Abelia triflora
Native to east Asia and the north-western Himalayas, Abelia triflora is a large erect shrub with a graceful, ornamental habit. First described by botanists Robert Brown (1773–1858) and Nathaniel Wallich (1786–1854), it was introduced to western science in 1847.

Commonly known as the Indian abelia, it is a large deciduous shrub, which to some could even be considered as being a small, multi-stemmed tree. Under favourable conditions, it can grow to a respective height and spread of 3.5 m and 3 m. It has an upright, bushy habit, with dull-green, lanceolate leaves.

Abelia triflora will bloom in June, producing sweet-scented, white-tinged flowers in groups of three, and in large clusters. The flowers are hermaphrodite having both male and female organs.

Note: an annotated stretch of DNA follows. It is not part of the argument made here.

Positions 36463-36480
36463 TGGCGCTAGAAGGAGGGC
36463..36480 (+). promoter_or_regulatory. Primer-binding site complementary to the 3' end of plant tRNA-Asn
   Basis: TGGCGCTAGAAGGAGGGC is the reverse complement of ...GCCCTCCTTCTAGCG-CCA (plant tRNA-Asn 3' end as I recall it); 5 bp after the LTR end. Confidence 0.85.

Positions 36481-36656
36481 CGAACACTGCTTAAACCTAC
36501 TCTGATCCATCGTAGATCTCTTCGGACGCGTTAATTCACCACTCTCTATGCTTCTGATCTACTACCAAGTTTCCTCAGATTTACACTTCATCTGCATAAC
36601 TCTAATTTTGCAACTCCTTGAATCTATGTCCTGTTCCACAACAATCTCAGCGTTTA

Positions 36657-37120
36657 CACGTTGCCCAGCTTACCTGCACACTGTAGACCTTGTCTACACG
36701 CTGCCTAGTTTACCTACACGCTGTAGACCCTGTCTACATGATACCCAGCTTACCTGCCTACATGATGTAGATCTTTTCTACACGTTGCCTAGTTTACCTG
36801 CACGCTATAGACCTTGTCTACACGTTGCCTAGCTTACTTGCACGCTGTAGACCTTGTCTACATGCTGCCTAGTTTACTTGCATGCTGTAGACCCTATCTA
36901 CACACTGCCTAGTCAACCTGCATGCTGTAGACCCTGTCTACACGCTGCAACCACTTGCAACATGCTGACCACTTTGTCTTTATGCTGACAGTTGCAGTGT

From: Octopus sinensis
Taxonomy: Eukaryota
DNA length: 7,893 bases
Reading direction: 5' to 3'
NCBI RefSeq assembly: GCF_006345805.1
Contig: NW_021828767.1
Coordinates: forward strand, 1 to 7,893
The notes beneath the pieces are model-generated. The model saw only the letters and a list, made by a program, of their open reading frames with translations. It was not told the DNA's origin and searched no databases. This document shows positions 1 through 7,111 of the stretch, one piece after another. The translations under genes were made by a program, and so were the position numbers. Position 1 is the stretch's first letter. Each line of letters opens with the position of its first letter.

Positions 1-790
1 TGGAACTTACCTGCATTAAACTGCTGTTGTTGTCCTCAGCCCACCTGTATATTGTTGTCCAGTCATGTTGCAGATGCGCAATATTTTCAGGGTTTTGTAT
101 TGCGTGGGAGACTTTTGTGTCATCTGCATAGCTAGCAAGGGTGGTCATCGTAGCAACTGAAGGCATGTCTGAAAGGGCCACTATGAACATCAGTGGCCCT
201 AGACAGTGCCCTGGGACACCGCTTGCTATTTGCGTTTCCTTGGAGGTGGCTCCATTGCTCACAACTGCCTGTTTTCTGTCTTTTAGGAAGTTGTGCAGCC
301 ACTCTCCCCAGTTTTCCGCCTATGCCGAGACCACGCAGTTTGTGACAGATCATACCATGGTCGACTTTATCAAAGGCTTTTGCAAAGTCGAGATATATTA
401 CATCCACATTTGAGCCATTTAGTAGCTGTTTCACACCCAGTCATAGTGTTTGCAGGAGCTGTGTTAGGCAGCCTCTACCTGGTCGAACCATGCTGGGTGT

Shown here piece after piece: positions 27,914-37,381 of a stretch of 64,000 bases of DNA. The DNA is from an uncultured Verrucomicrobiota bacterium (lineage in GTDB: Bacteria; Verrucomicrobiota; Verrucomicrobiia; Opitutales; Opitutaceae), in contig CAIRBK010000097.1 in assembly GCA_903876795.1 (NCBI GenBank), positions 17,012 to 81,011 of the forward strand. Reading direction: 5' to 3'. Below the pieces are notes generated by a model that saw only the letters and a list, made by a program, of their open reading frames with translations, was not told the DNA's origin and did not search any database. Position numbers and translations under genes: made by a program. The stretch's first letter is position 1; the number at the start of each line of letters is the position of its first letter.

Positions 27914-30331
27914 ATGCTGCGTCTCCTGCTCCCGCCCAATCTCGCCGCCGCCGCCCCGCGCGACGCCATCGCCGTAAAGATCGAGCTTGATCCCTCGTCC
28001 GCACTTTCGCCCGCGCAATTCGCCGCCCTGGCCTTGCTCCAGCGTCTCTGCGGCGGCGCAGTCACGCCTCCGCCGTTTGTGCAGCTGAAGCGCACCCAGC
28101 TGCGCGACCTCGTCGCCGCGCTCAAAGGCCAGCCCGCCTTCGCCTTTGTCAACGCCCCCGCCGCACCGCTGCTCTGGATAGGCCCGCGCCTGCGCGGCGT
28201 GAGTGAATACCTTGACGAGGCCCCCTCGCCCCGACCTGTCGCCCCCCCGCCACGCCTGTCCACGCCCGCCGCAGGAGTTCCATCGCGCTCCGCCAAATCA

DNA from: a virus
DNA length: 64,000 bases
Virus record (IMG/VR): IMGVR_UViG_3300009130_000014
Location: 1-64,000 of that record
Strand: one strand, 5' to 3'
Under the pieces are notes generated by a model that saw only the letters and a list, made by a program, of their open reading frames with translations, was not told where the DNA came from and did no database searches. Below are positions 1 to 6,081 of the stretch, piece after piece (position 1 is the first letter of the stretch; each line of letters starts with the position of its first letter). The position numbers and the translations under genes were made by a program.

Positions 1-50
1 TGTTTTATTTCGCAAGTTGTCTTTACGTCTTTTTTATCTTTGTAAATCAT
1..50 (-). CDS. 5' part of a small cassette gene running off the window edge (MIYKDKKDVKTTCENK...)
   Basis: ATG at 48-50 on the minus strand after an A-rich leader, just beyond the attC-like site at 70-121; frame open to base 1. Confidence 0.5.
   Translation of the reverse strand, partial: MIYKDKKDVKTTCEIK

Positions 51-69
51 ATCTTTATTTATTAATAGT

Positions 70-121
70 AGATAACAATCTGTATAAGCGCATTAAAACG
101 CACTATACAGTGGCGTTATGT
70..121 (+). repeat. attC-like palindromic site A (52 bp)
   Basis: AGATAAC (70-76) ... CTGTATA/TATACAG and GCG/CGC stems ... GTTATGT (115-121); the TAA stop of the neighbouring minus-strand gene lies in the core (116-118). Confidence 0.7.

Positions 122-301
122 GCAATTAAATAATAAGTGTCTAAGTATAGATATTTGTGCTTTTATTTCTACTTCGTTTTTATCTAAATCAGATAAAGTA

In its native habitat, Abelia triflora is usually found growing amongst dry scrub and rocky slopes, and prefers calcareous (chalk or limestone) soils. Under garden conditions it will require light, sandy and medium loamy soils. It will not be suitable for acidic soils although it will tolerate neutral soils. As you would expect it is idea for alkaline soils and will also grow in very alkaline soils.

It will perform best in full sun but will tolerate semi-shade. It is hardy in (light woodland) or no shade. It has proven hardy in Great Britain.

Abelia triflora received the Award of Merit (AM) from the Royal Horticultural show in 1959.

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